I gravely doubt whether the noble Lord, Lord Carrington—who, if my memory serves me correctly, is no longer chairman of the Victoria and Albert—would approve of this. I think that this nonsense was introduced by the present chairman, who I believe to be a Mr. Conrad.

Only last week we had the report from the noble Lord, Lord Carrington, chairman of the Victoria and Albert trustees. The noble Lord was answering the museum's critics. Of course he is chairman. I should like to know the name of the body which the noble Lord says held this vote. Is it the one standing outside the Victoria and Albert with placards, trying to prevent the trustees doing what they think is right?

I am open to correction. I may be mistaken, but we shall have to find out tomorrow. It may be that the report from which the noble Lord is reading refers to last year's business rather than to what has taken place recently, but we shall see. I am not absolutely certain that I am right, but I believe it to be the case.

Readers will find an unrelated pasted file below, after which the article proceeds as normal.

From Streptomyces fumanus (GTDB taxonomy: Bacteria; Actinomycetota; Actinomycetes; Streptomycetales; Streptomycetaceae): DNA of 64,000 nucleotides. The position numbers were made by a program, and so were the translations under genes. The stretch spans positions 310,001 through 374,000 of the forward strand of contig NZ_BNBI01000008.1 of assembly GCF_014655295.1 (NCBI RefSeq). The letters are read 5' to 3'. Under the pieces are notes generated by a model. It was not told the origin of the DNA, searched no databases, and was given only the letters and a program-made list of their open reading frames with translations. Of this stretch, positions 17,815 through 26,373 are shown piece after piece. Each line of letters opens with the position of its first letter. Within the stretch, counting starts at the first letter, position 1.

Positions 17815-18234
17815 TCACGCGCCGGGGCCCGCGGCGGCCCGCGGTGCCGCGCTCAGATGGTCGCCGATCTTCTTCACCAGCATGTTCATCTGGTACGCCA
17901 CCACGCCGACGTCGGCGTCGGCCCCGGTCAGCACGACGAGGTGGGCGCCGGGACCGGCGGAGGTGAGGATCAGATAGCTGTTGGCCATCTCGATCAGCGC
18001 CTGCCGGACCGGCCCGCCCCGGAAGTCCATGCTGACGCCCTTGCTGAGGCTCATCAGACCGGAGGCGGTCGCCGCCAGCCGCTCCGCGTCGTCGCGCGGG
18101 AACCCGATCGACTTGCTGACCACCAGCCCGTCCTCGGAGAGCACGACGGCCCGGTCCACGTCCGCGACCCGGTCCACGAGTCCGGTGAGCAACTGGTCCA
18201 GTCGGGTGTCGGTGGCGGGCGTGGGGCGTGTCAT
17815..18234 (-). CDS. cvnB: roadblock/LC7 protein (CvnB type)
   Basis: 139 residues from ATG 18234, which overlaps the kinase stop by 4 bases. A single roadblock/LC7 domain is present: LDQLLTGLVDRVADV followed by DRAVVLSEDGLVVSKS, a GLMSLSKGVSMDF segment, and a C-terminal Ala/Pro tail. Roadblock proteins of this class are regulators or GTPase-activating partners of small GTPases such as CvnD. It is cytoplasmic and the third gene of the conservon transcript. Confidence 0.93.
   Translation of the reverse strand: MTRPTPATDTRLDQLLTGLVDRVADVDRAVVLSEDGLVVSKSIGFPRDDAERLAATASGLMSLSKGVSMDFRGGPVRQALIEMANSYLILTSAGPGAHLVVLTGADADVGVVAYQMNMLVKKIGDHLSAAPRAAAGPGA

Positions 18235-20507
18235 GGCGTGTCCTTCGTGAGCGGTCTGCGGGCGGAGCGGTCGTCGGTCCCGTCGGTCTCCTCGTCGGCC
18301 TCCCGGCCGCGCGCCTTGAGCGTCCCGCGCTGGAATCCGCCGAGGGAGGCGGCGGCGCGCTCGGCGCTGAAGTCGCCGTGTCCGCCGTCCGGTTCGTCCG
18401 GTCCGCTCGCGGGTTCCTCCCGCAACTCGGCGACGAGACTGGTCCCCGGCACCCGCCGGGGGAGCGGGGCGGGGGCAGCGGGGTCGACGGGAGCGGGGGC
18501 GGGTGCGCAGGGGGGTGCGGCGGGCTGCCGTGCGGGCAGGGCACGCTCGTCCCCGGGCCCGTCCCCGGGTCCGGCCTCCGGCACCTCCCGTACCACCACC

The essential point is that museum people throughout the country are in favour of the Bill. Why are they in favour of it?—because in principle our great national institutions have always been open without charge to our people. What we are seeking to assert here are Victorian values. We are ensuring that there shall not be substituted an access charge, which I believe would be better than the nonsense which is being carried out at the Victoria and Albert. What is happening is that you go in, you are told how much you ought to pay and you are made to feel very mean and nasty if you do not pay it.